• FMECHANICAL ENGINEERING; LIGHTING; HEATING; WEAPONS; BLASTING
    • F16ENGINEERING ELEMENTS AND UNITS; GENERAL MEASURES FOR PRODUCING AND MAINTAINING EFFECTIVE FUNCTIONING OF MACHINES OR INSTALLATIONS; THERMAL INSULATION IN GENERAL
    • F16JPISTONS; CYLINDERS; SEALINGS
    • F16J15/00Sealings
    • F16J15/02Sealings between relatively-stationary surfaces
    • F16J15/021Sealings between relatively-stationary surfaces with elastic packing
    • F16J15/022Sealings between relatively-stationary surfaces with elastic packing characterised by structure or material
    • F16J15/024Sealings between relatively-stationary surfaces with elastic packing characterised by structure or material the packing being locally weakened in order to increase elasticity
    • HELECTRICITY
    • H01BASIC ELECTRIC ELEMENTS
    • H01RELECTRICALLY-CONDUCTIVE CONNECTIONS; STRUCTURAL ASSOCIATIONS OF A PLURALITY OF MUTUALLY-INSULATED ELECTRICAL CONNECTING ELEMENTS; COUPLING DEVICES; CURRENT COLLECTORS
    • H01R13/00Details of coupling devices of the kinds covered by groups H01R12/70 or H01R24/00 - H01R33/00
    • H01R13/46Bases; Cases
    • H01R13/52Dustproof, splashproof, drip-proof, waterproof, or flameproof cases
    • H01R13/521Sealing between contact members and housing, e.g. sealing insert
    • HELECTRICITY
    • H01BASIC ELECTRIC ELEMENTS
    • H01RELECTRICALLY-CONDUCTIVE CONNECTIONS; STRUCTURAL ASSOCIATIONS OF A PLURALITY OF MUTUALLY-INSULATED ELECTRICAL CONNECTING ELEMENTS; COUPLING DEVICES; CURRENT COLLECTORS
    • H01R2201/00Connectors or connections adapted for particular applications
    • H01R2201/12Connectors or connections adapted for particular applications for medicine and surgery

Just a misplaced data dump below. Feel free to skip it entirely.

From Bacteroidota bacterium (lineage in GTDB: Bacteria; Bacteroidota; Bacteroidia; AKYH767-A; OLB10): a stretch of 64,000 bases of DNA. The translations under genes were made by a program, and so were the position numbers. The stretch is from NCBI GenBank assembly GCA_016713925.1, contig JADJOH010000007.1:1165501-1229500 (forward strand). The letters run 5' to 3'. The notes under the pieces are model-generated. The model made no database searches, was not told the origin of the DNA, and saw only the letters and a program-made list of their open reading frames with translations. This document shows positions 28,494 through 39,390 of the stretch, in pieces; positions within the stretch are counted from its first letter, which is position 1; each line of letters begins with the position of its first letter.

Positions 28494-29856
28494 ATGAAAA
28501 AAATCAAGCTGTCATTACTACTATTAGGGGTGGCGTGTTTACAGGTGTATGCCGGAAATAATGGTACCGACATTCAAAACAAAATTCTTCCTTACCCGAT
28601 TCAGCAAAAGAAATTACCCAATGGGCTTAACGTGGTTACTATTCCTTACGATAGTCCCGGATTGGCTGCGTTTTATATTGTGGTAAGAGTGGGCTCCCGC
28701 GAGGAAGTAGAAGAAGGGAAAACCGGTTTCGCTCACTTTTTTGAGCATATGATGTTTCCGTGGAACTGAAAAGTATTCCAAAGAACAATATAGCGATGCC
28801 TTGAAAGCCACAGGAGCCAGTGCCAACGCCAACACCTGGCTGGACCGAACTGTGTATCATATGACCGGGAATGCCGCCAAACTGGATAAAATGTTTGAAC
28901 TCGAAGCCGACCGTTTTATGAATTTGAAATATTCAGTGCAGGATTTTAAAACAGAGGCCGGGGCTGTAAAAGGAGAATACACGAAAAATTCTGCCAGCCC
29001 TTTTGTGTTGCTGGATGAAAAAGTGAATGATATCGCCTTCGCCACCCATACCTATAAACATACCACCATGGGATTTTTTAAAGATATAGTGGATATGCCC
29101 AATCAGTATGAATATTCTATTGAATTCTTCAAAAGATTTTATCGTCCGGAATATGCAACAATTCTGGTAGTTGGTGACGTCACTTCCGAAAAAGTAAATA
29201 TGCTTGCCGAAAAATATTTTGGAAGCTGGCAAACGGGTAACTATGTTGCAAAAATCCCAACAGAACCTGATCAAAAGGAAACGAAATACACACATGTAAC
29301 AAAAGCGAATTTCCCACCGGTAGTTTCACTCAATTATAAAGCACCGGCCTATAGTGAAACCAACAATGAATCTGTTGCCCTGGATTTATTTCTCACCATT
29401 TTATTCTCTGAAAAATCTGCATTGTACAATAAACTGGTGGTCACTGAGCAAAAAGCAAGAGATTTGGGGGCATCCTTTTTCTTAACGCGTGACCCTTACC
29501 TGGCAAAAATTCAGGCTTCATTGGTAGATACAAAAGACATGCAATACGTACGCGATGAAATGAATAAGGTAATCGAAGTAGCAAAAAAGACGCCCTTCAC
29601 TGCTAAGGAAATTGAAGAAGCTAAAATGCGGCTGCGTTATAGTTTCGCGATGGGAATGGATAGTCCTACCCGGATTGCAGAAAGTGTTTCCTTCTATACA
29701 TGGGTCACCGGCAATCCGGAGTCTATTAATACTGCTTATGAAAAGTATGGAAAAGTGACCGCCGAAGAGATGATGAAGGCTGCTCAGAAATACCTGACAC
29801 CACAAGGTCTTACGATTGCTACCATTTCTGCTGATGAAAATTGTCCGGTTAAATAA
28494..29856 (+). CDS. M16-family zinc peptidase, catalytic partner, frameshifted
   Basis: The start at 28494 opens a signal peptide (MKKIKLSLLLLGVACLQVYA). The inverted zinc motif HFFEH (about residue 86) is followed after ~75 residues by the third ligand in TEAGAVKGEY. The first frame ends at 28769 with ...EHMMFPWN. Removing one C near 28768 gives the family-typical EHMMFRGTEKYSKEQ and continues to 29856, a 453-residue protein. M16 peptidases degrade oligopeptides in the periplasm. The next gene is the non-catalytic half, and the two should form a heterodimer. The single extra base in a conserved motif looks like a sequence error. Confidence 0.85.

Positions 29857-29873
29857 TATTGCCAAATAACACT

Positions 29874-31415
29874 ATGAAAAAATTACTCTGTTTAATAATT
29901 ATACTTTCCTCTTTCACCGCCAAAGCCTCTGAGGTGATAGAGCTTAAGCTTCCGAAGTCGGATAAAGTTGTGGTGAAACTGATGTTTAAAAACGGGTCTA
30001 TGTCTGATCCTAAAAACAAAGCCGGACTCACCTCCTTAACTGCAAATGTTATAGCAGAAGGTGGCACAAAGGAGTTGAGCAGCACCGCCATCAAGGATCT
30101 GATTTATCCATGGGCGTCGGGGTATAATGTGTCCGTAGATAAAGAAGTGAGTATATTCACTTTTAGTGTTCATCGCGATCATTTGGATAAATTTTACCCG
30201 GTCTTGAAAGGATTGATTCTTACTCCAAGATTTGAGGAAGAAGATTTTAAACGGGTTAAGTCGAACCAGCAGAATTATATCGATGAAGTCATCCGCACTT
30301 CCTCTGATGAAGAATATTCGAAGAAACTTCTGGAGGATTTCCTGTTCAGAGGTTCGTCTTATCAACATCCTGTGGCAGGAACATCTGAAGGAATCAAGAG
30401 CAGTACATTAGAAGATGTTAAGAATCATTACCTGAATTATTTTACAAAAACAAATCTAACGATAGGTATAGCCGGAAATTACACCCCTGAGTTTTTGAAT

Abstract

Aspects of the disclosed embodiments are directed toward specialized seals necessary between electrical connectors as used in Implantable Pulse Generators (IPG's) and other implantable connectors with specific aspects directed to electrical connectors having low insertion force characteristics.

Description

    CROSS-REFERENCE TO RELATED APPLICATION
  • This is a regular application of provisional application No. 61/114,915, filed Nov. 14, 2008; the contents of which are expressly incorporated herein by reference as if set forth in full.
  • BACKGROUND
  • Implantable medical devices, such as Implantable Pulse Generators (IPG's) used in implantable Cardiac Rhythm Stimulator (CRM) devices and Neurostimulator devices, typically have connector contacts that establish electrical connection between the IPG and the lead which directs the stimulus to the target area in the body. A plurality of connector contacts as used in both CRM and Neurostimulator devices range from 3 to 7 contacts that are stacked in-line. The contacts must be separated electrically by a dielectric insulator seal. The seal must also prevent the migration of body fluids between the electrical contacts of the IPG. Another desirable characteristic of the seals and possibly the contacts is adequate sealing force around the lead to maintain body fluid sealing to the lead while still providing acceptable insertion force. Exemplary IPGs and in line header connectors are disclosed in Ser. No. 11/839,103, filed Aug. 15, 2007, entitled Connector Assembly for Use with Medical Devices; Ser. No. 12/062,895, filed Apr. 4, 2008, entitled Connector Assembly for Use with Medical Devices; and Ser. No. 12/100,646, filed Apr. 10, 2008, entitled Integrated Header Connector System, the contents of each of which are expressly incorporated herein by reference.